The Accord PHEV can recharge its battery by using the ICE to produce excess power - an operation mode similar to the Fisker Karma (although the Karma uses that excess power for a speed boost instead). Running the Accord PHEV in HV recharge mode will reduce gasoline mpg. I wouldn't hold much hope for a lot of EV mode operation - the Honda just doesn't have enough battery to sustain that mode for very long/far. Articles keep saying 10-15 miles AER, so reduce that by another little bit (depending on load). "Does it work more as a PHEV or an EREV? " Could you clarify this by defining how you see these modes operating? The Honda Accord PHEV will likely use the ICE a majority of the time it's on the road, since it's AER is so small.
          Letstakeawalk
          • 2 Days Ago
          @Letstakeawalk
          So, a Karma is a true EREV, being able to run only on battery. A Volt is mostly EREV, except when that particular highway speed calls for the ICE to kick in, because running the ICE to the wheels directly is more efficient. This Accord PHEV seems to fall closer to your PHEV side, or at least runs in that mode much more often due to it's very limited AER, and due to the mechanical connection to the ICE at certain speeds as in the Volt.
        Actionable Mango
        • 2 Days Ago
        @Rotation
        Why does turning on a heater in a PHEV trigger the ICE?
      Carguy
      • 1 Year Ago
      Its great to see another brand with a plug in option especially from Honda because there are lots of Honda loyal buyers out there who would never look at a Volt or Fusion. I think the real flaw of this car is the Ev range. GM got it right with the 35-45 mile range on its Volt. Despite what people tell you that is all most people need; our Volt has seen 95% EV miles after almost three months of use. Honda made a similar mistake when it made its Honda Accord hybrid a more powerful car instead of tuning it toward high MPG.
        • 2 Days Ago
        @Carguy
        As far as I know, the new 2013 or 2014 Accord Hybrid will deploy the same system as the Honda Accord Plulg-in minus the big batteries. so the new Accord Hybrid will beat a smaller Toyota Prius hybrid.
        Rotation
        • 2 Days Ago
        @Carguy
        Yeah, but the Volt costs a lot. I do prefer the Volt, with it's longer AER and it actually getting 90% or more of its stated range on the highway. This is a lot better than the Prius PHEV and C-Max Energi, which seem to get only about 65% rated range if you drive on the highway. But the Volt technology means GM has to put a lot more stuff in there. Whereas a Prius PHEV or C-Max Energi will turn on the ICE if you need more than a small amount of heat in the car, the Volt has to have an electric heater. All this stuff adds up. I just feel like the demand for good PHEVs/mostly EREVs will be stronger than the nearly completely PHEV design of the Volt because of the price differences.
      2 wheeled menace
      • 1 Year Ago
      We must stop these time travelers before they create a rift in the space-time continuum!!
      • 1 Year Ago
      Honestly, MPGe really doesn't matter. Since the Accord can only travel about 10-15 miles in electric mode before burning gas non-stop, whatever gains in efficiency the Accord makes is quickly lost when the EV range is depleted. At that time, the Volt, even though it has a lower MPGe, will end up having a DRAMATICALLY higher combined MPGe than the Accord as the Volt has a range of about 40 miles. People, it is just smoke a mirrors. Honda is bringing a poor plug in product to market, and trying to put a pretty bow on it. Automakers stress MPGe when they don't have very much range. Not to mention the average consumer doesn't even know what MPGe. And you want to know how it is 'likely' that honda is able to achieve a higher MPGe? I can't confirm this, because I can't find any technical data to tell me if they use TMS or not, but the Accord LIKELY doesn't have an active thermal management system, like the Volt. The Volt's MPGe takes a hit because General Motors decided to liquid cool / heat the battery. This takes energy, and this means that the Volt will use more energy to charge the battery, and to cool or heat it under driving conditions. Seems like a product decision, since the actual savings between a car that gets 115 MPGe or a car that gets 98 MPGe is TRIVIAL. I have a lot of information on my blog. http://voltowner.blogspot.com including a writeup on MPGe: http://voltowner.blogspot.com/2012/12/why-mpge-really-doesnt-matter-much.html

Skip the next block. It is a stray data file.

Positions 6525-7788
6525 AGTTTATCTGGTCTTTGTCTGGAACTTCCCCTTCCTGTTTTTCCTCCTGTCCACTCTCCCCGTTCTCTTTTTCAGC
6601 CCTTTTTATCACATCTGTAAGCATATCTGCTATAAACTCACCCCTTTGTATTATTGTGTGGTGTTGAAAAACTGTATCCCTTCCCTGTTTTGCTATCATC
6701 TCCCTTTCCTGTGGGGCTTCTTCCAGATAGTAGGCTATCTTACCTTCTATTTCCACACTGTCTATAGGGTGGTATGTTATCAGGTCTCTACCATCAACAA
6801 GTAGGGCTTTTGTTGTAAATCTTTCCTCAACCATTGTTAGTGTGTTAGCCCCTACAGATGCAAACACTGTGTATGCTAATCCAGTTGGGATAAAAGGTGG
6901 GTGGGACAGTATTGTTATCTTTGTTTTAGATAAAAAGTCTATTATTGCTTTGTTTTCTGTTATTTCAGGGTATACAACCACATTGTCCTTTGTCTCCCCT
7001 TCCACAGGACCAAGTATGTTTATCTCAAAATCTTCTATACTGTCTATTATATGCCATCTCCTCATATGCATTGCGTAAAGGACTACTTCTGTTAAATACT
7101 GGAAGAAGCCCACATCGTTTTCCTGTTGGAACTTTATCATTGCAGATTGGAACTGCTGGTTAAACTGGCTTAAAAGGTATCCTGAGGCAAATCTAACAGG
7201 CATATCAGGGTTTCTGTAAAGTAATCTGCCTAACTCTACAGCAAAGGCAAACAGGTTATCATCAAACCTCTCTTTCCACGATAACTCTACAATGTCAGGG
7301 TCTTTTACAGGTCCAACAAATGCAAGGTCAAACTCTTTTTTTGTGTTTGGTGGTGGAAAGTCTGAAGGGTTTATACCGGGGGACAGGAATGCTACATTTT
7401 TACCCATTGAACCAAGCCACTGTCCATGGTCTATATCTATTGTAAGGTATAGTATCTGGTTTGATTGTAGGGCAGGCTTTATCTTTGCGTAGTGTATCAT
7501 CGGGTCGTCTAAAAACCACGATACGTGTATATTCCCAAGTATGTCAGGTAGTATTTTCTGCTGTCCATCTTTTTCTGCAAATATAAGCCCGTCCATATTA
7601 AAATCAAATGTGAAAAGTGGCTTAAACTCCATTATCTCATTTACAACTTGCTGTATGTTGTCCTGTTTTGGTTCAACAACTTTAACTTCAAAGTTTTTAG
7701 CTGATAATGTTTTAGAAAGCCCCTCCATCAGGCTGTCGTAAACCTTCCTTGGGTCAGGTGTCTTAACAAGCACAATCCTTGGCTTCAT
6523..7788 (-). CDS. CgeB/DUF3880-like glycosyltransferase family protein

Rotation
      • 2 Days Ago
      Because making heat from battery power uses up a lot of battery power. If you turn on the ICE, it is inherently inefficient enough that you can use its waste heat to heat the interior of the car (as ICE cars have done for a century). And gas has a very high energy density, so you can put out a lot of heat without running out of gas. As far as I can tell, the Energi can produce some heat without turning on the ICE, but it doesn't have enough to do the job under all circumstances, so if it is cold, you can be sure the ICE will turn on to heat the car up to temperature, perhaps robbing you of all of your AER. It's still very efficient of course, even with the ICE on, it's not just throwing that battery power away.
      Ryan
      • 1 Year Ago
      I bet a lot of automakers will switch to '14 models earlier than normal, just because 13 is 'unlucky'.
        Actionable Mango
        • 2 Days Ago
        @Ryan
        Is a 1977 car twice as lucky as a 2007 car?
        Luc K
        • 2 Days Ago
        @Ryan
        Rarely I've seen a car released early in the year not getting the model year of next year. So this is still norm. It just sounds newer that way... It's 2013 not 13 anyway.
        Spec
        • 2 Days Ago
        @Ryan
        It is 2013. I would have hoped mankind would be largely past such superstition.
        Ford Future
        • 2 Days Ago
        @Ryan
        13 is lucky in Italy.
          Dave
          • 2 Days Ago
          @Ford Future
          In the USA, a "model year" includes only one January 1st. So production for model year 2014 can stretch from January 2, 2013 until December 31, 2014.
      Ford Future
      • 1 Year Ago
      TOO BIG for me. How about a Civic or Insight plugin?
      GR
      • 2 Days Ago
      "Yeah, but the Volt costs a lot." The Volt and the Accord PHEV are roughly the same price to buy ($39k) and the Volt's monthly lease is about $100 cheaper. Given those things, in my opinion the only reason to get the Accord PHEV over the Volt is that the Accord seats 5 vs the Volt which seats 4. But if you're looking to get a longer ranger in EV miles, the Volt is the way to go.